Federal regulators tried to assure the financial markets yesterday that mortgage lenders Fannie Mae and Freddie Mac “are adequately capitalized,” while lawmakers said there is a growing consensus that the Federal Reserve Board should be granted more regulatory authority over broker-dealers.

Federal Reserve chairman Ben Bernanke and Treasury Secretary Henry Paulson testified before the House Financial Services Committee about the state of U.S. market regulation and how a replay of the Bear Stearns collapse and mortgage crisis could be prevented in the future.
The two regulators gave their testimony as market angst pushed down stock and debt prices for the government-sponsored enterprises in the past two days. Investors fear that the companies do not have enough cash available to stay solvent.

“Fannie Mae and Freddie Mac are working through this challenging period,” Paulson said in his statement. “They play an important role in our housing markets today and need to continue to play an important role in the future.”

Bernanke and Paulson said they could not speculate about the particular risk to the mortgage lenders or any institution. But Paulson said the lenders’ regulator, the Office of Federal Housing Enterprise Oversight, has made clear that the two GSEs are adequately capitalized.

After the testimony, OFHEO’s director issued a statement saying both GSEs have “access to debt markets and over $1.5 trillion in unpledged assets.” The two have raised more than $20 billion in capital.

Lawmakers debated the regulatory proposals recommended by the Fed and Treasury that would give the Fed authority to regulate a wide range of market sectors, from mortgage lending to credit derivatives. The Fed currently has authority to regulate commercial banks by ensuring they properly are capitalized. But during the Bear Stearns crisis, the Fed opened its lending window to investment banks and other institutions as credit on the open market proved difficult to secure.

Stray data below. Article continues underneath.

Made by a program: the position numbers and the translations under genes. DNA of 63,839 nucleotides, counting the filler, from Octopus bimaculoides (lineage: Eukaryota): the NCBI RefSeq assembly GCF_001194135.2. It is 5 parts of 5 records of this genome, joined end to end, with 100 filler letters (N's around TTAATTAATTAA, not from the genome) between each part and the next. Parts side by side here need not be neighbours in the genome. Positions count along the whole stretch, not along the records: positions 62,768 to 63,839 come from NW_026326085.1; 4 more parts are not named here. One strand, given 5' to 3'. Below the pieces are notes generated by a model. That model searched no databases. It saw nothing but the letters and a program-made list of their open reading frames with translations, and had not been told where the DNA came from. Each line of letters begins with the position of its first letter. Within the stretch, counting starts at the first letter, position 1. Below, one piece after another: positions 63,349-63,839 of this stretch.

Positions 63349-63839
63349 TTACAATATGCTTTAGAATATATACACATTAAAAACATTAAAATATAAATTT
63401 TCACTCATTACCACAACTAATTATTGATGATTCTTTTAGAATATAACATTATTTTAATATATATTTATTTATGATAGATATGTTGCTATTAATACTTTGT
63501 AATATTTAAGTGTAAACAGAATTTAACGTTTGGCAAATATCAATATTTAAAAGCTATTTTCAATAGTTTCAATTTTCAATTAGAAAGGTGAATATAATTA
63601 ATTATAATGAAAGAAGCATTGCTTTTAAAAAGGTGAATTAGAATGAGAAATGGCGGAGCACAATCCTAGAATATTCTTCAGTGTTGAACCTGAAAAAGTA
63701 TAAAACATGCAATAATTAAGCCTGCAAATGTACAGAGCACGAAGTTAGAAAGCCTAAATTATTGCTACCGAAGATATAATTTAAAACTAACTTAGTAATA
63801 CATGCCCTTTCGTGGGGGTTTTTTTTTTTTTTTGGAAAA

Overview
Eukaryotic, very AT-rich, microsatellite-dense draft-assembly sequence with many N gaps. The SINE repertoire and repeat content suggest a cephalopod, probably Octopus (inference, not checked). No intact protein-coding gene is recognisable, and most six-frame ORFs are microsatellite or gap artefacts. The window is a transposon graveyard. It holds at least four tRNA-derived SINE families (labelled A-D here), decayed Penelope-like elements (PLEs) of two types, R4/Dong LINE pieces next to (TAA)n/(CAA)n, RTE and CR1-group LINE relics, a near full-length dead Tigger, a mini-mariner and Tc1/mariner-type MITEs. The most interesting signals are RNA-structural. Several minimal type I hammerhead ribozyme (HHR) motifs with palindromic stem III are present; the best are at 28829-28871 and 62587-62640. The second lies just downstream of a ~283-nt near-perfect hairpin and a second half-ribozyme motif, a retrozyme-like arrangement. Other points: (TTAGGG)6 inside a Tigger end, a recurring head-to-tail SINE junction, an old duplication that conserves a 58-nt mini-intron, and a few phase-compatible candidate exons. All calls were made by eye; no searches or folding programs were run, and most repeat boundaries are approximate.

The Fed continues to loan to broker-dealers who agree to submit to oversight.
Bernanke urged Congress to approve legislation that would make the Fed responsible for overseeing investment firms’ liquidity holdings, capital, and risk management — areas that historically have been the purview of the Securities and Exchange Commission. This would prevent firms from getting overly leveraged, he said.

In light of the Bear Stearns collapse, Bernanke said Congress should consider providing “new tools” for ensuring an orderly liquidation of a securities firm in danger of bankruptcy. He also said Congress should consider granting the Fed explicit oversight for payment and settlement systems in the credit derivative markets.

The regulatory proposals are receiving bipartisan support among the lawmakers. Committee chairman Barney Frank, D-Mass., said before the credit crunch markets wanted “a softer touch” from regulators.

“Things have changed,” Frank said. “The serious economic troubles we have seen are because of an inadequacy of regulation.”

Lawmakers admitted that legislation will likely not pass until the next congressional term in 2009, though the regulators expressed an “urgent need” for action.

Consolidating regulatory control from the Treasury and SEC under the Fed would prevent holes is regulation, John Lonski, chief economist with Moody’s Investors Service, said in a brief interview.

“They want to clarify who’s responsible for what so there aren’t any regulatory dead zones,” he said. “You get the impression that one agency or the other may have been lax in its oversight of the mortgage situation in part because they assumed it’s really the responsibility of the other guy.”

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